Winter feeding can be damaging on fields and animals. Strategies exist to help reduce this damage, but you need to start planning now.
Planning for Winter with Species Diversity
Pasture species diversification is a great way to supplement winter forage supply while opening some new options to avoid destroying your pastures. Species diversification doesn’t have to be complicated
Other ways we can use species diversification is by interseeding warm-season grasses or legumes into our pastures for summer feeding. It isn’t often considered, but one way to extend the grazing season is to increase your grazing options during the grazing season- warm-seasons do that. A figure, figure 1, from Extending the Grazing Season with Plant Diversity , shows the benefit of adding these warm-season plants. The solid line represents the growing pattern of the cool-season plants. Typically, there would be a farm wide lull in production during the hottest part of the year, known as the summer slump.
Figure 1: Illustrates the “summer Slump” in cool-season grasses. Figure Credit: S. Duiker
However, we can start to beat this summer slump with the addition of warm-season grasses, Figure 2. These grasses thrive in the hottest part of the summer and help this void. Not only does this allow us to save our cool-season grasses during the summer, but that frees up cool-season grasses for stockpiling for later season grazing.
Figure 2: The “Summer Slump” production loss is backfilled with the addition if warm-season annual and perennial grasses. Figure Credit: S. Duiker.
What Can We Do Now?
If you are noticing your pastures are beginning to show signs of distress and wear, you need to start making decisions. Can you move hay and livestock more often? Can a temporary winterfeeding area be established as a sacrifice area to save the rest of the pastures?
When feeding outdoors, it will always result in some form of damage, but this will be reduced when the ground is frozen, and the livestock are moved frequently. Some farmers will start moving livestock several times a day when they see increased pugging of the soil. To discourage congregation of livestock, try taking minerals to different locations than water and hay. If hay is rolled out or fed in frequently changing locations, this will also help with manure and nutrient distribution for more fertile and productive pastures in the spring. For more information on how to reduce damage to your pasture, read Reducing Pasture Damage During Winter Feeding .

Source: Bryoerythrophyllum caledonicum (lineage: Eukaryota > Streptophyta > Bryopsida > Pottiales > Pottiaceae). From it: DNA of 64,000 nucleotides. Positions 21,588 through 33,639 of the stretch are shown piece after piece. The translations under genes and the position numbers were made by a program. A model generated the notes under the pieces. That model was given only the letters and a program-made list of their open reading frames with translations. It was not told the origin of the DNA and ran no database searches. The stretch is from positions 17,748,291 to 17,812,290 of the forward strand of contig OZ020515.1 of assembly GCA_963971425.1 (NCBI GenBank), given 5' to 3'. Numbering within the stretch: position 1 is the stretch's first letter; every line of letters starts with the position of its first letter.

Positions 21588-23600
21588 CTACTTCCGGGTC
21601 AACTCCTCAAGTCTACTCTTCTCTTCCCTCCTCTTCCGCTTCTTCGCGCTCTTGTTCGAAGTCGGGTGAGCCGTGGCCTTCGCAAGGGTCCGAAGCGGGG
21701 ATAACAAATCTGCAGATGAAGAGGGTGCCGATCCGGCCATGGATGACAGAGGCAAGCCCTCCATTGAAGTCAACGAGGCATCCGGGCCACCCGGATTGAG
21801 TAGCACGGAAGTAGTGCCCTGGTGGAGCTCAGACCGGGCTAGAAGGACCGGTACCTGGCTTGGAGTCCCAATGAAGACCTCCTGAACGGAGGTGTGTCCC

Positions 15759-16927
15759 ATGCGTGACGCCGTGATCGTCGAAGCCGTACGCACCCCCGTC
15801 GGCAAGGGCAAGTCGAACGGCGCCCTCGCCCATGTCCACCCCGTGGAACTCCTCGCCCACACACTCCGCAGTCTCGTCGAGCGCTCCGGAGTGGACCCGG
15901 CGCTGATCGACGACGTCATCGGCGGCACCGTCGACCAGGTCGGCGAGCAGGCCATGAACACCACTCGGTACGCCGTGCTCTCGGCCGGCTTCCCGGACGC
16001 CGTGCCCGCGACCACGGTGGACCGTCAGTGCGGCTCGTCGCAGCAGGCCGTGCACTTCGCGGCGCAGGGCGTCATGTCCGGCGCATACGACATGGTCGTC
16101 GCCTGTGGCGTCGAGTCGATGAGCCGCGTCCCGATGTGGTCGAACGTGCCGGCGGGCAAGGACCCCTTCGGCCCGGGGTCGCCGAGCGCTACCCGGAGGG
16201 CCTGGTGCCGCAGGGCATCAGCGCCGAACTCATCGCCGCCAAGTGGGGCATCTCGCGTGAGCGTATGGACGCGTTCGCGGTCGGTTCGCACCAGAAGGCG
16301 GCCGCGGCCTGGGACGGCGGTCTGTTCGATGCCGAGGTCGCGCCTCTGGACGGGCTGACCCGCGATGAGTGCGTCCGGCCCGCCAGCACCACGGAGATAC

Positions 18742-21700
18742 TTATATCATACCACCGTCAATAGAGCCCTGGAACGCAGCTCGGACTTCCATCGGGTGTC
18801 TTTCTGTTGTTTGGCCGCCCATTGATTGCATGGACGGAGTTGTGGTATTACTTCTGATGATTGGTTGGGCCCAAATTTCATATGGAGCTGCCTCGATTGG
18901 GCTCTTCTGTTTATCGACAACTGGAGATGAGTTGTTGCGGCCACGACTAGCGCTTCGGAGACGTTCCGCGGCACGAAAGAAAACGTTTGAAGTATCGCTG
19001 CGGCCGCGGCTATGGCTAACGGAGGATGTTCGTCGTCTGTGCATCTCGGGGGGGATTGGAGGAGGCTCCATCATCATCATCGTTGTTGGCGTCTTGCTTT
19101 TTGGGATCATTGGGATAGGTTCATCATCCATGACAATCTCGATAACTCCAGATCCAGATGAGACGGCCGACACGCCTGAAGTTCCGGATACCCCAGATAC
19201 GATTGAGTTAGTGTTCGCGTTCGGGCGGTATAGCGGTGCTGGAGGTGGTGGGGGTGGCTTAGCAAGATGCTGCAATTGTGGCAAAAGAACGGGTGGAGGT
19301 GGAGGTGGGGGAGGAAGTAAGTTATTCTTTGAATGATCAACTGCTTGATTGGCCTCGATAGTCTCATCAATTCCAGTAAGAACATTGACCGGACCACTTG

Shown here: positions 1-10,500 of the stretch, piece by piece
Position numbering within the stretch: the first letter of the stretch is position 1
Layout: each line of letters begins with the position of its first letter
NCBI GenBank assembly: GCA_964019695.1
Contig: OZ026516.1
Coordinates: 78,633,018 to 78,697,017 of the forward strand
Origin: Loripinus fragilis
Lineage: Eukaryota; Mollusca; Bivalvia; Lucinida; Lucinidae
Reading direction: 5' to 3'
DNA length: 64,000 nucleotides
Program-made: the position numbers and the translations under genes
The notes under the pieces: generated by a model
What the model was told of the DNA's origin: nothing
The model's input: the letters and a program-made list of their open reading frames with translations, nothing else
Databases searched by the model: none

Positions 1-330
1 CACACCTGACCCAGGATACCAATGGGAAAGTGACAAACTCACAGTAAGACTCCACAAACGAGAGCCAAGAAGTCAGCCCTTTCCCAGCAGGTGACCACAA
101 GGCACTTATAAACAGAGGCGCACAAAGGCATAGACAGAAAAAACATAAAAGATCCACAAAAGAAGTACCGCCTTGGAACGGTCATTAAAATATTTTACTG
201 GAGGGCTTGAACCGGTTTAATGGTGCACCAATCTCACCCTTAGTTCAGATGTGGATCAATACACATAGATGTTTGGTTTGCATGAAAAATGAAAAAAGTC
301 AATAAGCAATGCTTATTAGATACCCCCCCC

If you already have a sacrifice area or are thinking about setting one up for the winter, maintaining that area is important. These areas can get inundated with mud and animal waste in a hurry if they are not properly cared for. Placement is very important for these areas. One thing to consider is your location of livestock water and feed. Another consideration is your ease of access, and a final consideration is how wet the land lays. Since livestock will be congregating here, it is important to keep away from streams, which could become contaminated. For more information on sacrifice areas and winter feeding, read Care and Condition of Sacrifice Areas . If you have the opportunity, constructing a covered structure with concrete floor where livestock can be kept when it is too wet outside is a great way to avoid pasture damage.
This work was supported by the USDA National Institute of Food and Agriculture and McIntire-Stennis Appropriations under Project #PEN04600 Accession No. 1009362 and by The National Fish and Wildlife Foundation under a subcontract from Capital RC&D.